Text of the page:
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Perth artist combined passion and talent to create ceramics business

Ceri White utilises old age pottery methods to create unique works.

Cari White ceramics in Perth. Image: GrowBiz
Cari White ceramics in Perth. Image: GrowBiz

Based inside a workshop within Wasps Creative Exchange Perth, Ceri White creates modern ceramics for homes using intricate patterns and designs.

Throughout her time at Aberdeen’s Grey’s School of Art, Ceri has kept up her passion for colour and design.

Ceri works on her own to produce each item and utilises old age pottery methods, starting with a ball of clay and continuing through two kiln firings and numerous decoration procedures to produce the final product.

Ceri told The Courier more about how it all began, her biggest mistakes, greatest achievements and more.

How and why did you start in business?

I fell headlong into it when the tile-making studio I was working for closed.

In two weeks I had bought the equipment, taken over the studio lease and was off making decorative tiles of my own without a pause for reflection.

How did you get to where you are today?

I moved to Perthshire from Leith 20 years ago and immediately joined a committee of artists working to make things happen in Perthshire. Best thing I ever did: in the blink of an eye, I made friends and the wider creative community got to know my name.

I found myself at the start of several creative-led initiatives.

The most recent game-changer for me was moving into the WASPS creative exchange studio complex in Perth four years ago.

It gave me an immediate creative, vibrant community of like-minded professionals I see every day. It’s enabled me to go for bigger shows and generally kick things up a notch.

Who has helped you along the way?

Too many individual creative friends to name. You find that you have a huge support network when you tap into it! My customers and social media followers have been amazing.

GrowBiz – mainly via its creative arm, Perthshire Artisans – has been great this past year, really raising my local professional profile and connecting me with others.

Cari White makes her ceramic pieces unique. Image: GrowBiz.

What was your biggest mistake?

A big one was sticking for years with producing something that I liked aesthetically, but I was bored making, resulting in me just avoiding it and a lot more besides. I would procrastinate for months.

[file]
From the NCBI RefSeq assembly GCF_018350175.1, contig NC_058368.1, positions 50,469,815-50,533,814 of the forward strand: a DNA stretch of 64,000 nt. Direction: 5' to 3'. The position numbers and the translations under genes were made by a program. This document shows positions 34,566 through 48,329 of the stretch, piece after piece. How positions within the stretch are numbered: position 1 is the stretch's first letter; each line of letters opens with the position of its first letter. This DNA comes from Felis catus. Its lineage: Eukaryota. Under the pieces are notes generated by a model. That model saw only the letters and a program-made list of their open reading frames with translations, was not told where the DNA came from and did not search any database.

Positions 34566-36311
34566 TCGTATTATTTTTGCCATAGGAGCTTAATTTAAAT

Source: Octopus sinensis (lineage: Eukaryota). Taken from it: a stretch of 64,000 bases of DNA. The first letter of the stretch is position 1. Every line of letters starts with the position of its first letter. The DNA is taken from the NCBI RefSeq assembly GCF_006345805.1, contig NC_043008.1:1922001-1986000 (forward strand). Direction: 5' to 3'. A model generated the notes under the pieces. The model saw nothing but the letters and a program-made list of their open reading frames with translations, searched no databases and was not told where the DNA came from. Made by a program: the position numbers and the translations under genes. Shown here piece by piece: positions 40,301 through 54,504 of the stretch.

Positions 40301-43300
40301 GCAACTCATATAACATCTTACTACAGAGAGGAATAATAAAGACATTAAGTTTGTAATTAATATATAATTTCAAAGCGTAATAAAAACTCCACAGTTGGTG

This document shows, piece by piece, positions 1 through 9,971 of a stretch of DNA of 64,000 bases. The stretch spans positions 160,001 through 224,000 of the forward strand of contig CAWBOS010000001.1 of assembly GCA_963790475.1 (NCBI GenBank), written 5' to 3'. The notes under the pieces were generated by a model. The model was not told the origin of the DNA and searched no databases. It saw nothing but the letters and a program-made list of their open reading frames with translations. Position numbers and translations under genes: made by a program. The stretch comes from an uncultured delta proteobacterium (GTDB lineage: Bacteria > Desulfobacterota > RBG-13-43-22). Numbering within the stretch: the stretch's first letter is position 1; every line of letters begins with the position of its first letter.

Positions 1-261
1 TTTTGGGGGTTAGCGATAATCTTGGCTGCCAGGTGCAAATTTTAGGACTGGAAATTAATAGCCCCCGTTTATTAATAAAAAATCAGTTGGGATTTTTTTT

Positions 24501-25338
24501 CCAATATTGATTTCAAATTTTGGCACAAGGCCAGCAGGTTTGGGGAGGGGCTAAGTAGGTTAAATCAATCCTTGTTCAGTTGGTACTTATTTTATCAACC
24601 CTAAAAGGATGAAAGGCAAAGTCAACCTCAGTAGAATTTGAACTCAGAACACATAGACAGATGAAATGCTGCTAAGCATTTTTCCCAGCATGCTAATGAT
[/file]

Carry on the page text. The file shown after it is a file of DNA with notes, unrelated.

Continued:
What is your greatest achievement to date?

I was over the moon at the end of last year when Aberdeen Art Gallery & Museums bought three of my pieces for their Archive Collection through their modern acquisitions programme.

Aberdeen was the city I studied in at Gray’s School of Art, and my dad was an Aberdonian himself, so the connection means something to me.

It is a beautiful museum, with a fantastic collection and I spent hours in there as a student, never having a clue that future me would have a presence there.

How has the cost of living crisis impacted your business?

It is incredibly frustrating when you work long hours, finally start seeing an actual living is possible, and suddenly it is all devalued as every other basic necessity is rocketing.

I run a kiln and my studio rent contributes to the running of the building, so all those costs have gone up considerably. Add that to the damage reeked by Brexit, it’s not easy.

The spending habits of previously comfortable ceramics fans have changed fairly drastically too. Caution is more evident. People still need a bit of joy for sure and want to treat themselves in a considerate way.

What do you hope to achieve in the future?

Any sort of equilibrium/life balance. Honestly, I will be happy to continue with building my profile, making and selling work I can be proud of that people enjoy, but without giving myself regular burn-out.

Every piece is made using traditional pottery techniques. Image: GrowBiz.

Do you want to recruit in the future?

No. Some sort of PA fairy would be amazing, but this is a one-woman band.

What is the hardest thing about running your own business?

The admin avalanche. Honestly, I couldn’t even tell you what half of it is, but it’s always there, trying to bury you. And the Holy Grail of work/life balance – the hunt goes on.

Any advice to wannabe entrepreneurs?

Don’t undervalue your work or yourself. Enjoy the main aspect of what you do because you’ll probably be spending long hours doing it. Ask for help from your community and any advisory bodies like GrowBiz or Business Gateway.

Take what you need from these things to fit yourself. Be your own biggest fan. Why not? You should love what you have to offer as much as anyone.